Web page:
TUESDAY, March 1 (HealthDay News) -- Both smoking and exposure to secondhand smoke appear to increase the risk for breast cancer among postmenopausal women, new research shows.
Although earlier studies had found little or no connection between breast cancer and smoking, as more women smokers reach menopause the connection may be surfacing for the first time, experts noted.
"The findings are important because smoking was not previously thought to increase the risk of breast cancer, but this study adds to the increasing evidence that it does," said lead researcher Dr. Karen Margolis, a senior clinical investigator at HealthPartners Research Foundation in Minneapolis.
However, Susan Gapstur, vice president of epidemiology for the American Cancer Society, said earlier research had shown some connection between smoking and breast cancer.
"When you put together the body of work in the last few years, it calls for more studies," she said. "This study has answered that call."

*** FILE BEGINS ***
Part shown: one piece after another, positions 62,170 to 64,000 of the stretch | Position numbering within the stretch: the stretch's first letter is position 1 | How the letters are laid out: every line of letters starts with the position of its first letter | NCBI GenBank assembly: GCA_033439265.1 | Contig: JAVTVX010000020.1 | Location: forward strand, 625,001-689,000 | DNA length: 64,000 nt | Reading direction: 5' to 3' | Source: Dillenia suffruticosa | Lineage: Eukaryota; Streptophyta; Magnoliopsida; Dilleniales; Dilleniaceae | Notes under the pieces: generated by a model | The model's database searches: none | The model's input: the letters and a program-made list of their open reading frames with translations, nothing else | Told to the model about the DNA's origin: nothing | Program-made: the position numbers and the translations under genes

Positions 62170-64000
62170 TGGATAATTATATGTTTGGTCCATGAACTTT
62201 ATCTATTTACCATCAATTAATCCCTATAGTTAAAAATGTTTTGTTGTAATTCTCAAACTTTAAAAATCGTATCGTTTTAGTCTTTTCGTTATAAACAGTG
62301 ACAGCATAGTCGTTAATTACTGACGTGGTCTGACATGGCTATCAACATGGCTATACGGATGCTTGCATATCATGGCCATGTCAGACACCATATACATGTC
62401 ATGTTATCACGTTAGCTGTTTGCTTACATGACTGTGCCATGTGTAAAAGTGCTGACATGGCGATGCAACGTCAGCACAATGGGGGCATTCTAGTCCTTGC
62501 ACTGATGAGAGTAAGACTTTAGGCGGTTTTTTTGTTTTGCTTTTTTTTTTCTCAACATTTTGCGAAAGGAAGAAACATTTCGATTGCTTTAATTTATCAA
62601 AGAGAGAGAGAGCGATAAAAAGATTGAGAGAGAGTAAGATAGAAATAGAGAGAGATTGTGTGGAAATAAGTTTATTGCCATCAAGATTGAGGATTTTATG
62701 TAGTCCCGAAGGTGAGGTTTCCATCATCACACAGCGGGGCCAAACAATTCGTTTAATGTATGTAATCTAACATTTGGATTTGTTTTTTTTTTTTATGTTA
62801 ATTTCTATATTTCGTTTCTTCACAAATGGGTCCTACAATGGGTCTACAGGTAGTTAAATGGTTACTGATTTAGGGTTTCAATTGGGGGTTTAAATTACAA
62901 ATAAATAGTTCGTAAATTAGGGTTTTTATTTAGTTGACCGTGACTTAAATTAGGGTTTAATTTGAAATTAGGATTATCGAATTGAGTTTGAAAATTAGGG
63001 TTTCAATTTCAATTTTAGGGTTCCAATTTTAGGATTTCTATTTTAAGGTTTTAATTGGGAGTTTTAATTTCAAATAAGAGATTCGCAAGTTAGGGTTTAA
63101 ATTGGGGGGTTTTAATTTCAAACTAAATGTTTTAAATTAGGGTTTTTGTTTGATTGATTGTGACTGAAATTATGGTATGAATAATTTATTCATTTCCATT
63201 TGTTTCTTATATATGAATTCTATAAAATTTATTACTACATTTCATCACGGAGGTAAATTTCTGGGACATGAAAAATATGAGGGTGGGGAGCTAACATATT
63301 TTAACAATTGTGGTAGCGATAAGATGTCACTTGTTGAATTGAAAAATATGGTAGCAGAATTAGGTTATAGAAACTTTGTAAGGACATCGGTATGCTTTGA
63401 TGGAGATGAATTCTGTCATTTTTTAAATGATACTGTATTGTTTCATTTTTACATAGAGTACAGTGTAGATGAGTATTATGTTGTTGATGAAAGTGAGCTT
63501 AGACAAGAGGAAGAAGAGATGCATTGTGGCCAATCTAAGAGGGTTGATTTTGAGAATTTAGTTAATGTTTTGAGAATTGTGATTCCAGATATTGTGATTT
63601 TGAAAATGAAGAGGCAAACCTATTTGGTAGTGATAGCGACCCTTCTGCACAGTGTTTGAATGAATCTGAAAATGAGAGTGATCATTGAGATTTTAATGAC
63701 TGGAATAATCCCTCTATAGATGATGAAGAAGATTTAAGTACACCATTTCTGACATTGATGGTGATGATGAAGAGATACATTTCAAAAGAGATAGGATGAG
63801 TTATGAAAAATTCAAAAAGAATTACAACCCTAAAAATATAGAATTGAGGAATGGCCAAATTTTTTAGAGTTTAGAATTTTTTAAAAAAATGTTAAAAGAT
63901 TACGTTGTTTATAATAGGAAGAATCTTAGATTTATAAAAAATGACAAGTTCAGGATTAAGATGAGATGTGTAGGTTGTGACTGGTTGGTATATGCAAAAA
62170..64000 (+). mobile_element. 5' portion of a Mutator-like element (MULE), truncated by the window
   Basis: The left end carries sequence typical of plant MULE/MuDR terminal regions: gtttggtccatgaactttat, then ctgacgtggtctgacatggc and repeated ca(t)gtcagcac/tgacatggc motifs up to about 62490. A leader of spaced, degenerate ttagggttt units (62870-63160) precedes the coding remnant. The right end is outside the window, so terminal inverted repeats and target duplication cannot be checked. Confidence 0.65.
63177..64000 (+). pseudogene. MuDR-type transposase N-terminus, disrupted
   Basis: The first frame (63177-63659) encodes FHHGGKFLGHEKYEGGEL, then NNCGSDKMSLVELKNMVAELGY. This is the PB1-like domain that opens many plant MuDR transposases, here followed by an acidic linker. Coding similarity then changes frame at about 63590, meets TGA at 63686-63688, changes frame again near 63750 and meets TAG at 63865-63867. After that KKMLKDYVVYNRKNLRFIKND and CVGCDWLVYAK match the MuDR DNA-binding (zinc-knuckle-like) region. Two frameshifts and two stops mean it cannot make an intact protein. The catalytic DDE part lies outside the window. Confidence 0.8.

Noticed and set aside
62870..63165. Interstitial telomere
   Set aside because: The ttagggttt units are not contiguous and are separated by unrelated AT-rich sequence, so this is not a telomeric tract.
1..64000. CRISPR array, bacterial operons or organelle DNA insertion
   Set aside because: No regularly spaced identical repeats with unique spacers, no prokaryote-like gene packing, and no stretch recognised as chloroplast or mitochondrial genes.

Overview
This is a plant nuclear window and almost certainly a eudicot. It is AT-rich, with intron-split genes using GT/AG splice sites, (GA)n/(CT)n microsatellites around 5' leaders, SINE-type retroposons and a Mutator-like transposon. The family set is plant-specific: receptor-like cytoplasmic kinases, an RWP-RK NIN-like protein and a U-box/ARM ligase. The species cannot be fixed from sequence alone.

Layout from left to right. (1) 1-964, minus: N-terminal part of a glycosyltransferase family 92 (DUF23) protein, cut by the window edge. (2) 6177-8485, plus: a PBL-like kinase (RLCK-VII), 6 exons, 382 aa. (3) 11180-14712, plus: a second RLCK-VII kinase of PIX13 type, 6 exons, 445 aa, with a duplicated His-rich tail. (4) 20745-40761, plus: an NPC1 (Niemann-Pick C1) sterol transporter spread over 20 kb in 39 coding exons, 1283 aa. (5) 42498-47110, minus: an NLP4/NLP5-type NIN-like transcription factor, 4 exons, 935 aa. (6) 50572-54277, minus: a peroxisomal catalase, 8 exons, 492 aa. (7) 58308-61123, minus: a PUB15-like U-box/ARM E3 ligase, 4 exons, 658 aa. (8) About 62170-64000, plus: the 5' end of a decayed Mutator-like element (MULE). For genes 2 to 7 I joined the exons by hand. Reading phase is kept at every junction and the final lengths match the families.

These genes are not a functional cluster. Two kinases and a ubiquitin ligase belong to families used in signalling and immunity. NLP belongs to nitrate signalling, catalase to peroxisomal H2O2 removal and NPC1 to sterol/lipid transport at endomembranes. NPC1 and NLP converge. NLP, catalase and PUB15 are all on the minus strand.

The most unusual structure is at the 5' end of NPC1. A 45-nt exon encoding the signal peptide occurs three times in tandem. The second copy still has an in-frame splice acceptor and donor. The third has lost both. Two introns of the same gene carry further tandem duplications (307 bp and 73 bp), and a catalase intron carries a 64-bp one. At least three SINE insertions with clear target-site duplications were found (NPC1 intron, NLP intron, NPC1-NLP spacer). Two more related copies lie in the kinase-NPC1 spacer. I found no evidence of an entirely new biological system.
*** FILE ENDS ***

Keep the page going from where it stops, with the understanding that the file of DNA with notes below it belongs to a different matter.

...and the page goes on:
"This certainly adds to the evidence that long-term smoking increases the risk for breast cancer," Gapstur said. "On the on the flip side, it appears that 20 years after stopping the risk goes down to that of an average individual. I think that's good news."
Many risk factors for breast cancer cannot be changed, such as age, genetics and family history of the disease, Margolis noted.
"Now smoking can be added to the list of things that can lower breast cancer risk that already include having children, breast-feeding, keeping alcohol consumption low, avoiding weight gain, being physically active and avoiding hormone therapy with estrogen plus progestin," she said.
The report is published in the March 1 online edition of the BMJ.
For the study, Margolis's group collected data on 79,990 women aged 50 to 79 who took part in the Women's Health Initiative study. Over 10 year
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